(“Optimism is Up, but the U.S. Housing Market Faces a Painful Shift” dated April 25, 2012 published by Wharton School at http://knowledge.wharton.upenn.edu/article.cfm?articleid=2987 )
The overall issue of immigration remains misunderstood by both political parties in Washington: many Washington Republicans confuse voter opposition to illegal immigration with opposition to all immigration; while many Washington Democrats confuse public respect for hardworking immigrants with a belief that borders and immigration laws don't matter. On the issues before the court, most voters tend to side with the state of Arizona rather than the federal government. Fifty-nine percent of voters nationwide, for example, agree with one of the law's most controversial provisions, that police officers should routinely check the immigration status of those they pull over for other violations. Most voters would like to have a law like Arizona's in their own state, but that says more about voter respect for the law than it does about the immigration issue. Voters figure if there's a law on the books, the government should enforce it. That's why, among voters who are angry about the immigration issue, 83% are angry at the federal government rather than the illegal immigrants themselves. It's also why two-thirds of voters think those who knowingly hire illegal immigrants are a bigger problem than the people they employ. Simply put, most Americans are angry at those who would entice others to break the law. They're not angry at people who are willing to work hard to provide for their families. In Washington, the entire focus of the immigration debate is on how to deal with those already living here illegally, but for voters, this is a secondary concern. The bigger concern is how to secure the border so future immigrants enter the county according to the rules. Routinely, in surveys for years, 60% or more of voters say securing the borders is a higher priority than legalizing the status of the illegal immigrants who are here now. Once voters are convinced that illegal immigration is a thing of the past, it will be easier to address the status of those in the country already. Voters don't believe the federal government has any interest in securing the border. Most believe the policies of the federal government are designed to encourage illegal immigration, and this offends voters who want to respect the rule of law. If immigration laws, or any laws, are routinely ignored, then the government loses credibility. If the laws are enforced, 61% of voters favor a welcoming policy that lets anybody come to America except national security threats, criminals and those who would live off the U.S. welfare system. All who would like to work hard and pursue the American Dream are welcome. The bottom line is that voters remember what many in Washington often forget: America is a nation of immigrants and of laws, and the American people want both traditions to be honored.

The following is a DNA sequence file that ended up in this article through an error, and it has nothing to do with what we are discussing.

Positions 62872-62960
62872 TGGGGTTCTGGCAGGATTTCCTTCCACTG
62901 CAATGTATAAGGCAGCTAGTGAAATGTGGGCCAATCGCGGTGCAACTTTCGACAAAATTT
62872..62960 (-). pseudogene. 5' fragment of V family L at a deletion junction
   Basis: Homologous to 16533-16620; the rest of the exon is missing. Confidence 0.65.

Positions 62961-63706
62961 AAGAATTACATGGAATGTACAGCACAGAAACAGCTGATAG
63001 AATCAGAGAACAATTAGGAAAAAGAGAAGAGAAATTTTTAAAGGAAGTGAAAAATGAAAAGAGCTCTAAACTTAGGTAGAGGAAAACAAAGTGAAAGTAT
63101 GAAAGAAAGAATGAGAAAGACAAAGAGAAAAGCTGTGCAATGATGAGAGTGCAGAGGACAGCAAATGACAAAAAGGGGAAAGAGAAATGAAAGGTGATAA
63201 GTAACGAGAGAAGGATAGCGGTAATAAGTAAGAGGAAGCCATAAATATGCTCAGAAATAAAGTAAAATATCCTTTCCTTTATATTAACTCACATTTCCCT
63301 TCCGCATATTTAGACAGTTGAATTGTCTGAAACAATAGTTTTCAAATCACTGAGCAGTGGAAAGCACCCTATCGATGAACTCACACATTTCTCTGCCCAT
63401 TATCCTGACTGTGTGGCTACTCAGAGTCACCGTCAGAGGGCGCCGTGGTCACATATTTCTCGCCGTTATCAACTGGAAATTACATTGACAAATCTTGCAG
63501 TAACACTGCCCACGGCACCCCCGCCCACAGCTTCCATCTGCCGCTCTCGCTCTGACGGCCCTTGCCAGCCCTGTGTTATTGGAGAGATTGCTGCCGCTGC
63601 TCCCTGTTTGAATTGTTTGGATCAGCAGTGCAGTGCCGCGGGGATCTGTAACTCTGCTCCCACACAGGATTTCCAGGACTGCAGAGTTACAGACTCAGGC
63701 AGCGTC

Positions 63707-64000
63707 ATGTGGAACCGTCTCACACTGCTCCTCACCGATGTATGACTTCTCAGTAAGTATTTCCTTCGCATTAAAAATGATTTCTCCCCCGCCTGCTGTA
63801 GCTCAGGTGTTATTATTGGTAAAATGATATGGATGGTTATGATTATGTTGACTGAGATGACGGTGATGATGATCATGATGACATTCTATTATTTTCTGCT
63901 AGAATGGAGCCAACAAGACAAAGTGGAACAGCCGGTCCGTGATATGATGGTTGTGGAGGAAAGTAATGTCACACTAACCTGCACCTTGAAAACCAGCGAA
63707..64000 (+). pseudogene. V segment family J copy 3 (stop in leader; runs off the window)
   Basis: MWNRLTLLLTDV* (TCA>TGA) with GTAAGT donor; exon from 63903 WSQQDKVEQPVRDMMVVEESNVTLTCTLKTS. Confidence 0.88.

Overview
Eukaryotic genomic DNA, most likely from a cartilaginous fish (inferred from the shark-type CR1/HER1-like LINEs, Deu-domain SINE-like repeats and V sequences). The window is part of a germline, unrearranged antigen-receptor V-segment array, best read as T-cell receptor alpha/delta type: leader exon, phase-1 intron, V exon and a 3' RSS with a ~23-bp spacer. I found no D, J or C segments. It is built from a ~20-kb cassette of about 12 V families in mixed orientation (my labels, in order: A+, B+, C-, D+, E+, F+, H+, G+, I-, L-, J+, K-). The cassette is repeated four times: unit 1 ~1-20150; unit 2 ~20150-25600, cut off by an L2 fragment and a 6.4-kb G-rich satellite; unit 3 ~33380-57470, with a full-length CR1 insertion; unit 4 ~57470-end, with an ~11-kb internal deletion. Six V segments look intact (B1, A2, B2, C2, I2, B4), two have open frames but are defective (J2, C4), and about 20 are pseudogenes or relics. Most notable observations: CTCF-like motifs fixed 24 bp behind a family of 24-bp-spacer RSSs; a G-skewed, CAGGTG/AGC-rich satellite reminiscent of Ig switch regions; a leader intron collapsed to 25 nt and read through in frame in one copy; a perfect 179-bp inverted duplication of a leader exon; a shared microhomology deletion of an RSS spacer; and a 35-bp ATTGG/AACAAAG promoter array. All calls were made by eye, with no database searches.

(“Voters Understand the Immigration Debate; Politicians Don’t” by Scott Rasmussen dated April 27, 2012 published by Town Hall at http://townhall.com/columnists/scottrasmussen/2012/04/27/voters_understand_the_immigration_debate_politicians_dont )
* There is so much published each week that unless you search for it, you will miss important breaking news. I try to package the best of this information into my “Views on the News” each Saturday morning. Updates have been made this week to the following issue sections:
· Social Security at http://www.returntocommonsensesite.com/Culture/socialsecurity.php